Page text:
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Designer babies, the end of diseases, genetically modified humans that never age. Outrageous things that used to be science fiction are suddenly becoming reality. The only thing we know for sure is that things will change irreversibly.
Well, if we don’t immolate ourselves first, some interesting things await for us in the future. :)
I’m glad that our Universe is so large that we shouldn’t have to worry (much) about being erased as a species by a gamma ray burst. :)
Health fads come and go, some shouldn’t, but some should definitely make a quick exit. Here is a guide to the good and the bad.
**Update** – One of our merry band of contributors here at DWR, Bleatmop, astutely pointed out that the last graph that was posted here, has some glaring problems with accuracy of the claims being made. That infographic has been removed from DWR and replaced with another with links to where they got their data from. Consider visiting Information is beautiful.net to see the graph in its full size and interactive format.
Link to studies cited in poster here.
Context is nice with regards to where we are and what we are doing in the world. Predictably, the religious find a great deal wrong with this video as it is based on reality as opposed to magic. :)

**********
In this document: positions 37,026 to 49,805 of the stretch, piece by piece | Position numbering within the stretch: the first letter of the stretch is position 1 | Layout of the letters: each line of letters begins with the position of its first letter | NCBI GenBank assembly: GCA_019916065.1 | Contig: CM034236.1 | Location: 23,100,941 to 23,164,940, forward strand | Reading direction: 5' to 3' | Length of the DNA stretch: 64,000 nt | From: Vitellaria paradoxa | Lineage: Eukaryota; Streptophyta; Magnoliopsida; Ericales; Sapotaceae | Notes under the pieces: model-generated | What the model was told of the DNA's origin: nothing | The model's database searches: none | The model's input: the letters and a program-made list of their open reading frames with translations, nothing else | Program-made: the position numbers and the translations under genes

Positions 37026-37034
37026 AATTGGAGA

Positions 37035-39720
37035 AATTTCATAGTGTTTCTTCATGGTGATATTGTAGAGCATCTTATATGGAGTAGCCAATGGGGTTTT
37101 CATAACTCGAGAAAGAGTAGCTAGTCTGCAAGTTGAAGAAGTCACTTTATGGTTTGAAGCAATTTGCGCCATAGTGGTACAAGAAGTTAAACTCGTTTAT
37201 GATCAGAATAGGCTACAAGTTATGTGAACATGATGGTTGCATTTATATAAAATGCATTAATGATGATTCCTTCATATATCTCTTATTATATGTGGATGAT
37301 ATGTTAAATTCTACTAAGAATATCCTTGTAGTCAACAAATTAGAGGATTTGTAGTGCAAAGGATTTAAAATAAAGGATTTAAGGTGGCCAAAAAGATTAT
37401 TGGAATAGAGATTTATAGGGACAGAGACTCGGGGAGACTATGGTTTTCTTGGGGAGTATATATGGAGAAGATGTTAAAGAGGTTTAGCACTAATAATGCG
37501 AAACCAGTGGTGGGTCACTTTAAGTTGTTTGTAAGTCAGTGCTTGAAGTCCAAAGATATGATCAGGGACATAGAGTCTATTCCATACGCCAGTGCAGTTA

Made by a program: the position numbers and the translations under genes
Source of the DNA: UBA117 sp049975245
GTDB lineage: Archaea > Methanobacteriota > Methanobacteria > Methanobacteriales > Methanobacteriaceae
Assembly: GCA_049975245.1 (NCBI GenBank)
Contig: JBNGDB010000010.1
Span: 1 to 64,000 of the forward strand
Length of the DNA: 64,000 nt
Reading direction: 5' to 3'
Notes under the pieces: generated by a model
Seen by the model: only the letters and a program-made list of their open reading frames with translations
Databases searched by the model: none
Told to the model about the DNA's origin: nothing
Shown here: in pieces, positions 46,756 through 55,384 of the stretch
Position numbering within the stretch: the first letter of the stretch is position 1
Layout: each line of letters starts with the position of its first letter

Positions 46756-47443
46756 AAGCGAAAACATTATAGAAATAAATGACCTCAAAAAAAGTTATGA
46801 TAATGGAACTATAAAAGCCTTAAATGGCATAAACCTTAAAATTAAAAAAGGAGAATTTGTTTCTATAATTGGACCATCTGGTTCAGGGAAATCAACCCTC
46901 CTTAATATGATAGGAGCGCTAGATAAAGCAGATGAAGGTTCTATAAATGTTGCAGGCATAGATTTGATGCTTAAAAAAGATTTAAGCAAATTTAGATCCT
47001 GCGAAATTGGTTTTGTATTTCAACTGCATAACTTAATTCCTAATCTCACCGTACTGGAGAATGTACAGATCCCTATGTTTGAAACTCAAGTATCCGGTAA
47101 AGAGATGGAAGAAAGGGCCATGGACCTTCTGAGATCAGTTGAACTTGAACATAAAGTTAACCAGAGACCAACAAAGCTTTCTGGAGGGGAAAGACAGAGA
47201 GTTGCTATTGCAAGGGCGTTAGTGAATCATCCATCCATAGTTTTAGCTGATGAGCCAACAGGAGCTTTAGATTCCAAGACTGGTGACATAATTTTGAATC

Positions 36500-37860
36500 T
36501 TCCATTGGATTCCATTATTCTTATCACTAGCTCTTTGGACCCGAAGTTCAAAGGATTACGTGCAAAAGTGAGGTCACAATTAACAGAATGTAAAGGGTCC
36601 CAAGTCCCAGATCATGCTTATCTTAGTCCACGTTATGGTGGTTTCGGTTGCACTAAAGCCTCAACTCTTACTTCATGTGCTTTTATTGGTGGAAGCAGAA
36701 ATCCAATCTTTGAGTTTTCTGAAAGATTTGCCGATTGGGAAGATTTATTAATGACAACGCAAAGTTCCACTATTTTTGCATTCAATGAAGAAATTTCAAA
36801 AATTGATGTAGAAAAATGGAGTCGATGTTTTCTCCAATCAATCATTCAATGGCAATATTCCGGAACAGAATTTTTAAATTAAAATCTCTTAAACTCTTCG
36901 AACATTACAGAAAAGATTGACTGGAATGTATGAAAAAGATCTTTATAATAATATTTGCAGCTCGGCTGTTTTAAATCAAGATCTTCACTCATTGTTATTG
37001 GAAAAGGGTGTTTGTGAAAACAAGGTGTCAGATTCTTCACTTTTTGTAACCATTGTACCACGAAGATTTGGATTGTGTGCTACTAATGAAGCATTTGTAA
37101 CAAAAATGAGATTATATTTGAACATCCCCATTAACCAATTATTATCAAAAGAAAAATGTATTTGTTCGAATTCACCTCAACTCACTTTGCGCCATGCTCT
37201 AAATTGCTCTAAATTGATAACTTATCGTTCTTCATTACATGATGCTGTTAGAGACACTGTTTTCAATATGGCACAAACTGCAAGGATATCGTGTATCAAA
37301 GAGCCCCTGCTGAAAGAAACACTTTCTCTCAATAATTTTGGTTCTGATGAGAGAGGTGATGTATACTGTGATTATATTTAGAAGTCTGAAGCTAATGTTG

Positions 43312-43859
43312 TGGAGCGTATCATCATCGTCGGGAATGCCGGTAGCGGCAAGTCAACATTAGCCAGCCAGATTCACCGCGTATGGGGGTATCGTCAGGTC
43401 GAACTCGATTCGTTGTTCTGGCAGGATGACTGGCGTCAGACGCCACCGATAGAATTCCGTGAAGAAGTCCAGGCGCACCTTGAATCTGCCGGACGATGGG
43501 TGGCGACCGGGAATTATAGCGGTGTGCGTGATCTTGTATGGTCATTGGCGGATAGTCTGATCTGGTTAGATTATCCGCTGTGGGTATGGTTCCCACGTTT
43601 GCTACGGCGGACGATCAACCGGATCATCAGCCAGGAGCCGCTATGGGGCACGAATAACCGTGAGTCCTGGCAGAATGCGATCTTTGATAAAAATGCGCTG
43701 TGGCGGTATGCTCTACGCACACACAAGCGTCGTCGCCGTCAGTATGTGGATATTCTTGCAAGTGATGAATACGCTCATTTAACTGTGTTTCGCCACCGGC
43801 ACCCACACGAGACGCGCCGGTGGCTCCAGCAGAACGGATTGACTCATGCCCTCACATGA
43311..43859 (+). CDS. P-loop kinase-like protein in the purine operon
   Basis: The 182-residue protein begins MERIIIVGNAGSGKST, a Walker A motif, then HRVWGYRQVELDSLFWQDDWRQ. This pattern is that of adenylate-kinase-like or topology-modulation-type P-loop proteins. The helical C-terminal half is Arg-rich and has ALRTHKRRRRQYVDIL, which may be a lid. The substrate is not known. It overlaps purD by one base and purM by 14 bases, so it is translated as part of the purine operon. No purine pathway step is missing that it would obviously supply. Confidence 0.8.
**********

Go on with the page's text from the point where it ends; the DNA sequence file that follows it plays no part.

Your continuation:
Oh, it was that easy? :)
The Fermi paradox or Fermi’s paradox, named after Enrico Fermi, is the apparent contradiction between the lack of evidence and high probability estimates, e.g. those given by the Drake equation, for the existence of extraterrestrial civilizations. The basic points of the argument, made by physicists Enrico Fermi (1901–1954) and Michael H. Hart (born 1932), are:
- There are billions of stars in the galaxy that are similar to the Sun, many of which are billions of years older than Earth.
- With high probability, some of these stars will have Earth-like planets, and if the Earth is typical, some might develop intelligent life.
- Some of these civilizations might develop interstellar travel, a step the Earth is investigating now.
- Even at the slow pace of currently envisioned interstellar travel, the Milky Way galaxy could be completely traversed in about a million years.
According to this line of thinking, the Earth should have already been visited by extraterrestrial aliens. In an informal conversation, Fermi noted no convincing evidence of this, leading him to ask, “Where is everybody?” There have been many attempts to explain the Fermi paradox, primarily suggesting either that intelligent extraterrestrial life is extremely rare, or proposing reasons that such civilizations have not contacted or visited Earth.
My thoughts are quite simply this: What race would want to contact us? If they read the papers or browsed our interwebs, do you think they’d want any part of humanity? :/